The Impact of Recession on Culture: And What it Means for Organizations and Leaders
(A slightly abridged version of this article was recently published in the International Risk Consultants online publication.)
The Great Depression impacted norms and behaviors in almost every corner of the world. The stock market crash of 1929 led to a series of calamities that dramatically affected personal income, attitudes on savings, international trade, employment, and global finance. We do not know yet, if there are long-term consequences for our culture coming out of the recent recession. We can, however, compare these two major global events to extract important lessons for organizations and individuals who are driving change or being driven by changes in their business culture.
Let’s first look at the definition of “culture.” Anthropologists, sociologists, psychologists and organizationalists use various definitions, but in short, it is: How we do things around here. Unlike thinking about culture as a set of values (which may be brought forward from a past generation or simply be aspirational), what we end up actually doing is a more accurate description of culture. These changes will be seen in our collective actions, and be seen in how our institutions operate.
Although this recession has impacted individual behavior, we have not yet seen the creation of a generation of hyper-cautious savers like those who experienced the 1930’s. We don’t know if today’s young people will be marked for life with the widespread risk aversion and the same loss of confidence that the next generation would be better off financially.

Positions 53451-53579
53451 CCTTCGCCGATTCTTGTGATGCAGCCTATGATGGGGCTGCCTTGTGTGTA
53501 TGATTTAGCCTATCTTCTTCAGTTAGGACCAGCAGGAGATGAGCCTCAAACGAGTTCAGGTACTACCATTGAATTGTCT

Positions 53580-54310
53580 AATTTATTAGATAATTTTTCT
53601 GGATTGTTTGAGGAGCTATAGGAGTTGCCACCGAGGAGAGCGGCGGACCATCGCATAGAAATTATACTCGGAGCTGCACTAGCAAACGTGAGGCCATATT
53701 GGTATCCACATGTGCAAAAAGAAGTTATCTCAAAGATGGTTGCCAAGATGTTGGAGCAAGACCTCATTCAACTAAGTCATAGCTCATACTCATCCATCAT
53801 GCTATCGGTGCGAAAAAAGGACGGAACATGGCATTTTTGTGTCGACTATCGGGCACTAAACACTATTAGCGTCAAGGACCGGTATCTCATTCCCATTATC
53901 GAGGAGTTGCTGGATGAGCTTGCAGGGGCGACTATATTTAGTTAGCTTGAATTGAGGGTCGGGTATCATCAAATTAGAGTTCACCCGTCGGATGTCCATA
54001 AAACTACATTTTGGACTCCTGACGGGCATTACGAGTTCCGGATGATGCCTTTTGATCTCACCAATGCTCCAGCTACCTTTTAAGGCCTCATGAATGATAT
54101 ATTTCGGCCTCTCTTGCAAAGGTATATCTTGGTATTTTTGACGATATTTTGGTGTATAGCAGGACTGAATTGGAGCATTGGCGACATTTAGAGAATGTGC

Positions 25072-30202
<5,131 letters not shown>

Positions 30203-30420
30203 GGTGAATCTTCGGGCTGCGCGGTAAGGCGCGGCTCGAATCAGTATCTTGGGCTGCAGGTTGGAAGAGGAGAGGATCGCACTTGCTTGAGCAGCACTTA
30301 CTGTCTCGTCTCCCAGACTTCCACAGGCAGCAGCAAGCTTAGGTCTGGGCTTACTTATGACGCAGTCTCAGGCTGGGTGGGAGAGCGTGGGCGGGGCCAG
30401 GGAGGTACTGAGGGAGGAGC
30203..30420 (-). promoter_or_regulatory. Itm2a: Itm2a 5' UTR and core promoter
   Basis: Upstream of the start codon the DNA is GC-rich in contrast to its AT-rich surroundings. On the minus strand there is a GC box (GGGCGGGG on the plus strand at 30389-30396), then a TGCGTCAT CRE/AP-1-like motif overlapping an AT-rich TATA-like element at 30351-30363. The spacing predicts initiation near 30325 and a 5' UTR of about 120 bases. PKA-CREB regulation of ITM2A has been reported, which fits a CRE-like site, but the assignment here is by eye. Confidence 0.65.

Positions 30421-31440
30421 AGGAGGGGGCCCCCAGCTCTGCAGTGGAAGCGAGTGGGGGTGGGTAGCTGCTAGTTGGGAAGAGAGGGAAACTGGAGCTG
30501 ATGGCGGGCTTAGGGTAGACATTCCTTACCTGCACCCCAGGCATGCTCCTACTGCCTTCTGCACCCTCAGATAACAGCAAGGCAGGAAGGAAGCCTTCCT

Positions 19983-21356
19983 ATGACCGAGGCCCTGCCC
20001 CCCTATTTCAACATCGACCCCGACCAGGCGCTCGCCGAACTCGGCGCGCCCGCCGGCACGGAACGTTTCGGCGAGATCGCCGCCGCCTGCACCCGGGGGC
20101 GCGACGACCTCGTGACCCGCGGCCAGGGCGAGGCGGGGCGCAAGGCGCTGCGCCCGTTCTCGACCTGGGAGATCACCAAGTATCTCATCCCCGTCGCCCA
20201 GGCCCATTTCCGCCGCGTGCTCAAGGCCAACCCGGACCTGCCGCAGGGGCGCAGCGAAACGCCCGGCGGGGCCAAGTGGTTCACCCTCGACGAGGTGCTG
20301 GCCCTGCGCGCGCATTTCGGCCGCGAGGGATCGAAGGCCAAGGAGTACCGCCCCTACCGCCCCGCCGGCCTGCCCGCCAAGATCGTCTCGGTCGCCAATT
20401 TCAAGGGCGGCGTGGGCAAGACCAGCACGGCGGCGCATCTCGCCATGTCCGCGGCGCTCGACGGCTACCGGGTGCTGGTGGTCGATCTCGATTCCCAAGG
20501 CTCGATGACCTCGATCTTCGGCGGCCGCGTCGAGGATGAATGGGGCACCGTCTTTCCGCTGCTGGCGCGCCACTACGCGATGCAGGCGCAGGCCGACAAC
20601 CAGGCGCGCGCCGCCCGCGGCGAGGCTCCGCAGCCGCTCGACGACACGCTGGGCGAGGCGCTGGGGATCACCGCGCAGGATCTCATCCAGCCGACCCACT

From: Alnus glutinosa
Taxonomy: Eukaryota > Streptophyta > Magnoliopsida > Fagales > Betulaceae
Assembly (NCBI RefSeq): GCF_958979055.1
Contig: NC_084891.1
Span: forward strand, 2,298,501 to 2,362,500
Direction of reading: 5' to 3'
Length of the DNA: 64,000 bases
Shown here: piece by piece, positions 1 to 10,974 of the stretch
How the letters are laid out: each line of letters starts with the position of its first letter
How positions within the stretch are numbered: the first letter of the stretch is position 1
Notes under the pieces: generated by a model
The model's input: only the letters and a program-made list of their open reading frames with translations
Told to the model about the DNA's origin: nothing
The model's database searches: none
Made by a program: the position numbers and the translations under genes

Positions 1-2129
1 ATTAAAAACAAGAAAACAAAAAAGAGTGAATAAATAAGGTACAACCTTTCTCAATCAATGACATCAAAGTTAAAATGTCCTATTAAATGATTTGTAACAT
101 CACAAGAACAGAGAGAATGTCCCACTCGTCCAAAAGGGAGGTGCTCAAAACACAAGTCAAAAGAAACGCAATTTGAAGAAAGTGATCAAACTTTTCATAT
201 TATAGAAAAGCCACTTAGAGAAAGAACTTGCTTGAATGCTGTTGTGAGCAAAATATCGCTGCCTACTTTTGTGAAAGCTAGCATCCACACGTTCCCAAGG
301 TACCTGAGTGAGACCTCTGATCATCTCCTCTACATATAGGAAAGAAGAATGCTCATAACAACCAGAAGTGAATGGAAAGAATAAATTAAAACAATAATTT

We do know, however, that any resulting culture change is largely determined by the number of people impacted and how long it lasts. Today, in Spain unemployment is roughly the same as during the Great Depression at about 25%, and even worse for young people at 45%. Possible factors that affect a possible culture change for the Spaniards include the long term effects of lost potential, the impact of such large numbers of young people searching for work in other countries, the cultural impact of eventual repatriation of thousands of Spaniards with new and different ideas from around the world, and the cultural impact on the families that have been separated. To be certain, while the situation is dire in Spain right now, we won’t know the outcome for some time.
The Great Depression was the longest, most widespread, and deepest depression of the 20th century, lasting more than ten years affecting children who grew up and were surrounded by it. In contrast, — plenty of younger people may not see long-term financial fallout from this recession, but then again, we’re still in it. Culture change takes time. We do not know how long the doldrums will last, whether the impact will be felt among all classes and age groups, or how quickly or how much the economy will accelerate in the out years.